Research in Pacific Shows Ocean Troubleby Lisa Stiffler
Seattle Post-Intelligencer, March 31, 2006
Acidity rises, oxygen drops, scientists find
Research fresh off a boat that docked Thursday in Alaska reveals some frightening changes taking place in the Pacific Ocean.
As humans are pumping out more carbon dioxide that is helping to warm the planet, the ocean has been doing yeoman's work to lessen the effects -- but it's taking a toll. Over time, the changes could have an impact that ripples through the food chain, from microscopic plants that can't grow right to salmon and whales unable to find enough to eat.
The Pacific is getting warmer and more acidic, while the amount of oxygen and the building blocks for coral and some kinds of plankton are decreasing, according to initial results from scientists with National Oceanic and Atmospheric Administration's Pacific Marine Environmental Laboratory, the University of Washington and elsewhere.
"There are big changes," said Christopher Sabine, chief scientist for one leg of the research trip, which ultimately traveled from Antarctica to Alaska.
Many of the most interesting results are tied to the ocean becoming increasingly acidic because of its absorption of carbon dioxide.
"You don't have to believe in climate change to believe that this is happening," said Joanie Kleypas, an oceanographer with the University Corporation for Atmospheric Research, a non-profit organization based in Boulder, Colo. "It's pretty much simple thermodynamics."
And it's alarming.
"Acidification is more frightening than a lot of the climate change issues," Kleypas said. That's in part because the process is hard to alter.
"It's a slow-moving ship, and we're all trying to row with toothpicks," she said. Carbon dioxide is a byproduct of burning fossil fuels such as oil and gas. Over the past 200 years, the ocean has absorbed about half of what's been released into the atmosphere.
Sabine and the other researchers found that in the past 15 years, there's been a detectable decline in the ocean's pH, which is a measure of acidity ranging from zero to 14, with zero being most acidic (water is neutral, or pH 7, while seawater is about pH 8).
The pH of the saltwater has dropped 0.025 units since the early 1990s. The number seems unremarkable, but the pH scale is exponential, so a one-unit drop is a 10-fold decrease. The new measurement also puts the ocean on track for a dramatic decline by the end of the century.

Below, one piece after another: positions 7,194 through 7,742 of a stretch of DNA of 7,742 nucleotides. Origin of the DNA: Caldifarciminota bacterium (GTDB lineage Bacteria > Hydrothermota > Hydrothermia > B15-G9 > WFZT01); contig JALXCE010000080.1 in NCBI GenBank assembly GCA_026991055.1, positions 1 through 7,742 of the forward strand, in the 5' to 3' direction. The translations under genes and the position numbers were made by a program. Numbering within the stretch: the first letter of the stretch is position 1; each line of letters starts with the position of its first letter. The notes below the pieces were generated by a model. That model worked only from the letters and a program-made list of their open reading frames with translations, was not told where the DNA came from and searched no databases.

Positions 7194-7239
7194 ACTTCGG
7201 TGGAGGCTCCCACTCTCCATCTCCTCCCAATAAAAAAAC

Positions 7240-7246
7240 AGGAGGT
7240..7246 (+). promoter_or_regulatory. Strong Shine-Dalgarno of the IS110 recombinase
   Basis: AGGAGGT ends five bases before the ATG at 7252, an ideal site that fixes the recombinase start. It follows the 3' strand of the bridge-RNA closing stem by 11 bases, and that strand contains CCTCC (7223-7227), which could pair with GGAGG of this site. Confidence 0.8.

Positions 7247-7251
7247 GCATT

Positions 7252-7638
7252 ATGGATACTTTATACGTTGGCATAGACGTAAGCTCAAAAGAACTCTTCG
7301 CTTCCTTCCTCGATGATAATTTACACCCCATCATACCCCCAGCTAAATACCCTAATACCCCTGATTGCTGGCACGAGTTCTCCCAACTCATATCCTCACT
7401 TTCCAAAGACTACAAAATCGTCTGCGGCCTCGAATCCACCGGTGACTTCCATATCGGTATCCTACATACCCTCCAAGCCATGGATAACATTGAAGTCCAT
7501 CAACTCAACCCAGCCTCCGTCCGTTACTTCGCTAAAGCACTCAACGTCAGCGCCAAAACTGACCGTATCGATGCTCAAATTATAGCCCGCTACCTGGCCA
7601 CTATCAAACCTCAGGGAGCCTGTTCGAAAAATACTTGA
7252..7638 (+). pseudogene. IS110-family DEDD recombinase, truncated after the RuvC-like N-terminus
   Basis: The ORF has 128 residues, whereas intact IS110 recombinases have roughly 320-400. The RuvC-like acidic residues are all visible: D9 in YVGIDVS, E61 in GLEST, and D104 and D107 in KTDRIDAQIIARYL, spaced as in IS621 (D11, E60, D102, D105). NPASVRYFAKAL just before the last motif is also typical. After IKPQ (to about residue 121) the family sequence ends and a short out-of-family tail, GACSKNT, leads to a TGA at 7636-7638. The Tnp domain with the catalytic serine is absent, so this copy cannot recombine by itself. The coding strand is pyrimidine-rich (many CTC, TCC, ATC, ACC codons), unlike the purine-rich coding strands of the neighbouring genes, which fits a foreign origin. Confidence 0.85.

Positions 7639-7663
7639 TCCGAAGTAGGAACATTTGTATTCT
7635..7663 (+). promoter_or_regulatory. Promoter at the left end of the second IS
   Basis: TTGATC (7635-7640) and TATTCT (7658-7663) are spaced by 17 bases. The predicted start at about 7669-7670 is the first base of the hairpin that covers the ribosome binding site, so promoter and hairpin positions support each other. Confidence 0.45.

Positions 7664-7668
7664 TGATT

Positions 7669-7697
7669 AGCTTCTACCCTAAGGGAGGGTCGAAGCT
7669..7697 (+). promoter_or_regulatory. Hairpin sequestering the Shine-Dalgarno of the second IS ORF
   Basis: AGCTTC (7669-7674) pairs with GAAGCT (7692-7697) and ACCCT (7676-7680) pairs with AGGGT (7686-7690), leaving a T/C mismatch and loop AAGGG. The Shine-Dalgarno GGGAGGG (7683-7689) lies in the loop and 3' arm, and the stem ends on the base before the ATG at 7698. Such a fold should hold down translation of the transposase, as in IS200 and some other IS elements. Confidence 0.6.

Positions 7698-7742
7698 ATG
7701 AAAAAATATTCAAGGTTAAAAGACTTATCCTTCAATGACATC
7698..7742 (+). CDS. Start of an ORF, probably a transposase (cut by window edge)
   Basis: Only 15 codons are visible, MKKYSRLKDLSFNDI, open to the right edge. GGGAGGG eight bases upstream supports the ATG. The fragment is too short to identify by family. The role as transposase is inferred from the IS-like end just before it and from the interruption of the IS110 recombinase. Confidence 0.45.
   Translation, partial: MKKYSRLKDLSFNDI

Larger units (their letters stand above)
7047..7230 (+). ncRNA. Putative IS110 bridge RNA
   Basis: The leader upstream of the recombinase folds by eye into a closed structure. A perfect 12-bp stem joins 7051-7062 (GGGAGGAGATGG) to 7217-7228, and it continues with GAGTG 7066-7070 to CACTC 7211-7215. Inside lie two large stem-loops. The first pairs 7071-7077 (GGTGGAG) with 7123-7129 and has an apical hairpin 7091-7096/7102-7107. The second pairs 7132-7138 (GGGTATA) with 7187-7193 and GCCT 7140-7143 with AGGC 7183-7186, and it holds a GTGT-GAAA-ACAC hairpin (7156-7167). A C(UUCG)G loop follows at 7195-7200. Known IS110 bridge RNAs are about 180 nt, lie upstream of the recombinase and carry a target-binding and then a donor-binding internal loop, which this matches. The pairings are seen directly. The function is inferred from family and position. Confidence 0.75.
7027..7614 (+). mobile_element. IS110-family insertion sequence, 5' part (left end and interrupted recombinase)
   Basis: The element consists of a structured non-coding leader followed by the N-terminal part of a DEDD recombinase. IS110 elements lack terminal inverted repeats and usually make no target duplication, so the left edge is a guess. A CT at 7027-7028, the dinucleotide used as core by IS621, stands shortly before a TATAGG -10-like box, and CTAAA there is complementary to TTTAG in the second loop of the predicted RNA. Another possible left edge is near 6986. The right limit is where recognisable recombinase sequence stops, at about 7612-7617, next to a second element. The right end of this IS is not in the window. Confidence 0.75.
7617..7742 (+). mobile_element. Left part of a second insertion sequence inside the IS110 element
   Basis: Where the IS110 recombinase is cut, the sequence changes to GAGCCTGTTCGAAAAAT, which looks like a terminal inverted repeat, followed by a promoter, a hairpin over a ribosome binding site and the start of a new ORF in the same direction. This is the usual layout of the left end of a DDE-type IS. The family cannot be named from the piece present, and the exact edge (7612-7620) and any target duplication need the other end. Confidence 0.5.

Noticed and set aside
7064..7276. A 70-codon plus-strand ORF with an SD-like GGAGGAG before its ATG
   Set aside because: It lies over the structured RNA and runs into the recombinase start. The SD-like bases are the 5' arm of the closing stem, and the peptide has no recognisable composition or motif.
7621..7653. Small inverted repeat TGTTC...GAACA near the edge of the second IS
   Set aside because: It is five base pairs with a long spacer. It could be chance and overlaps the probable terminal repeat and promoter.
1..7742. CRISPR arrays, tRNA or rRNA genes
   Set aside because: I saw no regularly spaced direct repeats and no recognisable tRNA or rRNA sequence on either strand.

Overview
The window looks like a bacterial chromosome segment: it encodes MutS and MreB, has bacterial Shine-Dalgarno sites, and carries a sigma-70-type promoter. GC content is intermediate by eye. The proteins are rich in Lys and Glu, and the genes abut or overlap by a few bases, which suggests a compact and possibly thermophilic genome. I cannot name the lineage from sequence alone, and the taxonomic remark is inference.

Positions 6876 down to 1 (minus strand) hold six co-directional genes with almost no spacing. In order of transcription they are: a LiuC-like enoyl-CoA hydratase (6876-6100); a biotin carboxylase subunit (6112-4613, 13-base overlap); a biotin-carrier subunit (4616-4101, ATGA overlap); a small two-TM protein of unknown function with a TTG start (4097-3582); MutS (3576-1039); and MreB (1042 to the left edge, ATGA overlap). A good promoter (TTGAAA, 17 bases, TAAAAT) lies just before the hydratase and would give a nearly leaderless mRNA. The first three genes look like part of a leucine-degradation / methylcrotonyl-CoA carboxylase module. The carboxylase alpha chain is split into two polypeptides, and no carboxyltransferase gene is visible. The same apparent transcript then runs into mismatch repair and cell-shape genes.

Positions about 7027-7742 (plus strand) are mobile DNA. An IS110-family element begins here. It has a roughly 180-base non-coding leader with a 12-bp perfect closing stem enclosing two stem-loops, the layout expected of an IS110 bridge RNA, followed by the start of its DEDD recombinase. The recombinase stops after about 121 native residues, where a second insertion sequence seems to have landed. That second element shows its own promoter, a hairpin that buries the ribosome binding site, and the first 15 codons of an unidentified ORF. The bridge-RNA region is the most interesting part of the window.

Plankton -- tiny plants and animals that live in the ocean -- are among the creatures that could be harmed by the change. In addition to the water becoming more acidic, the extra carbon dioxide reduces the amount of chemical compounds used to construct coral and the shells of plankton.
"That's a major issue," said John Guinotte, a marine scientist with the Bellevue-based Marine Conservation Biology Institute who studies deep sea corals.
"You're likely looking at serious effects through out the marine food web across the board," he said.
The pole-spanning trip that ended Thursday is part of the Repeat Hydrography project. The most recent trip was aboard the Thomas G. Thompson, a UW-operated vessel, and lasted about three months. Thirty-five scientists from about a dozen universities and government labs participated.
The plan is to survey 19 routes crisscrossing all the world's oceans, then repeat those trips every 10 years to detect trends in ocean conditions. Ocean measurements were taken every 60 miles from the surface to the bottom of the sea.
Researchers from California State University-San Marcos and the University of South Florida towed nets behind the vessel to catch plankton, which they then subjected to acidic conditions on par with what might be experienced in the future.
"They're seeing that the shells of these organisms start to dissolve even while the organism is still living," said Sabine, an oceanographer with NOAA's Seattle lab.
Some of the creatures tested are little snails that are "a major food source for salmon and whales and these larger things and they make a shell that is very susceptible to a decrease in pH," he said.
Other experiments show that microscopic plants at the base of the food chain that build protective plates out of calcium carbonate don't grow properly in the acidic water.
"We don't expect to go out and find living organisms with dissolving shells," Sabine said. "We expect to find perhaps a change in where these organisms are thriving or perhaps fewer of them over time."
The ocean scientists expressed an urgency over reducing carbon dioxide emissions as soon as possible.
"Anything we can do to slow that rate of change will slow the rate of response in the oceans as well," said Kleypas. "It buys us some time."
The national project: ushydro.ucsd.edu
Local participants: www.pmel.noaa.gov/co2/co2-home.html
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